The Anatomy of Law Firm Pitches


A colleague recently posted in an online legal marketing forum, seeking advice on "best practices for pitching" for an upcoming partner training. Experienced legal marketers chimed in with numerous good ideas of what to do and what not to do. This is a recurring discussion among marketing professionals, due to the large volume of pitches that every law firm produces. However, the elephant in the room is that asking for best practices for law firm pitches is like asking for the best barbecue recipes when your house is on fire. Said another way, the first best practice when it comes to pitches is to stop doing them! Nobody likes to be pitched. Clients have legal issues that slow down their business velocity. They don't have infinite time for endless streams of potential suppliers promoting magical capabilities. What they need is business partners who solve business problems. So stop doing "pitches" and instead focus on addressing your client's business needs. Let's define some terms so you can begin changing the way you think about this, and then begin changing your behavior.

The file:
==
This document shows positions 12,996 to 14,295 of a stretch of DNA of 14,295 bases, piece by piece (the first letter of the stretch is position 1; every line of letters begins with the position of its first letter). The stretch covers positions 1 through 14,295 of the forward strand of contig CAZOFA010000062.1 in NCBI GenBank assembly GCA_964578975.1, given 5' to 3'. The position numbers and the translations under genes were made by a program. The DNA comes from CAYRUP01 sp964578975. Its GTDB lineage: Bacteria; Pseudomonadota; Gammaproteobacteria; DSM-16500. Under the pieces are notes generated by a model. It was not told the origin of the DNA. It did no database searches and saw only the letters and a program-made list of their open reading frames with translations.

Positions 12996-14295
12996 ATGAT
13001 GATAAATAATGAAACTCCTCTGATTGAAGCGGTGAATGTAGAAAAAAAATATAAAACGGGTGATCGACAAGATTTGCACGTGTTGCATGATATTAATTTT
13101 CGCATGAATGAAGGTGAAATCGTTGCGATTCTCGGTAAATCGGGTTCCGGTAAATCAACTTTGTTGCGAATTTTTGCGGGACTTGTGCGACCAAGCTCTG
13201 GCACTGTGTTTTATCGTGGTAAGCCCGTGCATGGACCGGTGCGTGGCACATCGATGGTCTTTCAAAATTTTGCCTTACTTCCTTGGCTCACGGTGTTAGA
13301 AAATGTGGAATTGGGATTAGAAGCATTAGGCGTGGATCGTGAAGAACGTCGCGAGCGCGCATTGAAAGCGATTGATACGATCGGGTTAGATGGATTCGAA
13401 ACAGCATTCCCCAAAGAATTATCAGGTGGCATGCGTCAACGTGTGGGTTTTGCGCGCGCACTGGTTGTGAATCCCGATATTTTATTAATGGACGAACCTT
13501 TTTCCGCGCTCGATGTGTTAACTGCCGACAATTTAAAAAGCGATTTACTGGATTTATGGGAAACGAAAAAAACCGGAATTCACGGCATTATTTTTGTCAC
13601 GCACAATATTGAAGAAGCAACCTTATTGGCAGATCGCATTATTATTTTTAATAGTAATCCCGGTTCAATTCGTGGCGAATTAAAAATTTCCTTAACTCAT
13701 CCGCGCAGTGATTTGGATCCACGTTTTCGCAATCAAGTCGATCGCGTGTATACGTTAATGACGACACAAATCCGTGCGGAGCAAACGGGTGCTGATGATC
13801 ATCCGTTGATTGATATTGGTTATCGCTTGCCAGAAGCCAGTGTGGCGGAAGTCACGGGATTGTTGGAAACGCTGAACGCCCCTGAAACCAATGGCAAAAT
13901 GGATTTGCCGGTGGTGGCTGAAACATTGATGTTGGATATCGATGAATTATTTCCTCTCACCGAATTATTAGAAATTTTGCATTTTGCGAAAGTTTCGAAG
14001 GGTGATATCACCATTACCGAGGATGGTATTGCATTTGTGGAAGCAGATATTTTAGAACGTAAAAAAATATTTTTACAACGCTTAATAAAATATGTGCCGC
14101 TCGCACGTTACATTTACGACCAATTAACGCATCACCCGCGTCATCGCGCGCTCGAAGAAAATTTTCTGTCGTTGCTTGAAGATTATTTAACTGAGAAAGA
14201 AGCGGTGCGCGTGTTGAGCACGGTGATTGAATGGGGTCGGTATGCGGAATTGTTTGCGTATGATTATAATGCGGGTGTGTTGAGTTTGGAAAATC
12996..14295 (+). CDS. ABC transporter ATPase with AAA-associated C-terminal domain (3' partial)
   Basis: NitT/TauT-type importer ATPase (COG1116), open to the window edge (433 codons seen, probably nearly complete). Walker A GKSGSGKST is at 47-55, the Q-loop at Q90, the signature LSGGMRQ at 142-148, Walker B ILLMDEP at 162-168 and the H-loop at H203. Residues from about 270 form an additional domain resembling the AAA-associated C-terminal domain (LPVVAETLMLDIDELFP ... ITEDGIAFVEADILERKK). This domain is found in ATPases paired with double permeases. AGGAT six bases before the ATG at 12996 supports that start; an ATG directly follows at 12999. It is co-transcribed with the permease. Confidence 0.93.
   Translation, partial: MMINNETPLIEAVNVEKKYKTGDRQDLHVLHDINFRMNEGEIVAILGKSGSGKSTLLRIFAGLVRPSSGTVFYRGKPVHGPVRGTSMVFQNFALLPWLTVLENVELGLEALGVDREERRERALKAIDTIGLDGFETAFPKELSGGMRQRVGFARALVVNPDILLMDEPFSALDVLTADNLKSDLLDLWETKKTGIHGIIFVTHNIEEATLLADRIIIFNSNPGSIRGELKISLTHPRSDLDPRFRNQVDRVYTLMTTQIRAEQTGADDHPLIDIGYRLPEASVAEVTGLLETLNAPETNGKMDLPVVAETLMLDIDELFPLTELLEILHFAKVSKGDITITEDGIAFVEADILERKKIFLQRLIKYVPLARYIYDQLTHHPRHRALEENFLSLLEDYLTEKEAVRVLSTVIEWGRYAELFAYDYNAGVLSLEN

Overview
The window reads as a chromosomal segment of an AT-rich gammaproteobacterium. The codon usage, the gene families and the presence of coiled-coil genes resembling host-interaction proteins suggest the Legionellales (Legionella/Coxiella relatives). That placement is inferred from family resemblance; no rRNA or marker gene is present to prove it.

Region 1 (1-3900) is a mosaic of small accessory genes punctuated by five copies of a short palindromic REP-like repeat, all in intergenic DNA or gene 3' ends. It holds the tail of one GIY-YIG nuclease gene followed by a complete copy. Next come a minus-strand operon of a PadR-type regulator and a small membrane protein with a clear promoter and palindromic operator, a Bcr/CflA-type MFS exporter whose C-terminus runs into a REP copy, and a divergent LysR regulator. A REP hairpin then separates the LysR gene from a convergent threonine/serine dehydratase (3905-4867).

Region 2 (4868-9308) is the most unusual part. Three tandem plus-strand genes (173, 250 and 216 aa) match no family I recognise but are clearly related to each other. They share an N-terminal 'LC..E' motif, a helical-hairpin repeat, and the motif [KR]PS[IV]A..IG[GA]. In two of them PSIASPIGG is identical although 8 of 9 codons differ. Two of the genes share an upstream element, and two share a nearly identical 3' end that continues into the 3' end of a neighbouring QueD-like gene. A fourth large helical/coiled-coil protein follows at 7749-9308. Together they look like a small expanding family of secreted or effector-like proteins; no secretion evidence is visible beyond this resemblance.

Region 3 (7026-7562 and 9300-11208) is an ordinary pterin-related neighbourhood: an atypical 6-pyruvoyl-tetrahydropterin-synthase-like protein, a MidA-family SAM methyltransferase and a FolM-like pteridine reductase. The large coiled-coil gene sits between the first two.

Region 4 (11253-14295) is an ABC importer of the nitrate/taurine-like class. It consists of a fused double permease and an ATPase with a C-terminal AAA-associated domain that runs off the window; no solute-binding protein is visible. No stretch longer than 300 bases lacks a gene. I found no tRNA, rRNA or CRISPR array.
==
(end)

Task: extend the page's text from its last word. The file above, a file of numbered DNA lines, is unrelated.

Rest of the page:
A custom proposal reflects an in-depth understanding of a potential client's legal and business challenges, outlines the potential solutions, highlights the impact should the issue not be properly addressed, identifies how the law firm will tackle the issue, includes a budget and a project plan (or at least a budget and a project plan template), and identifies who will work on the matter. The proposal will describe how the firm operates, e.g., how it communicates when the scope of the matter changes, how and when it provides status reports, unless, of course, the client has a preferred method, and how and when to expect invoices. Such a custom proposal is directed to a specific contact or contacts who have confirmed both the need and the requisite budget to address the need, and have outlined the timeframe and process for making a decision. A custom proposal is 90% (or more!) about the client's business issues and how these will be addressed and 10% (at most!) about the firm. By definition, a custom proposal cannot be prepared without several in-depth conversations with multiple client stakeholders, in order to develop a robust understanding of the issues. If the firm uses an opportunity pipeline to track its partners' business development activity, a custom proposal is only generated after the opportunity has passed through several prior vetting stages, which is done by gathering a successively deeper level of knowledge about the legal and business challenges. Done right, 80% of custom proposals win the engagement.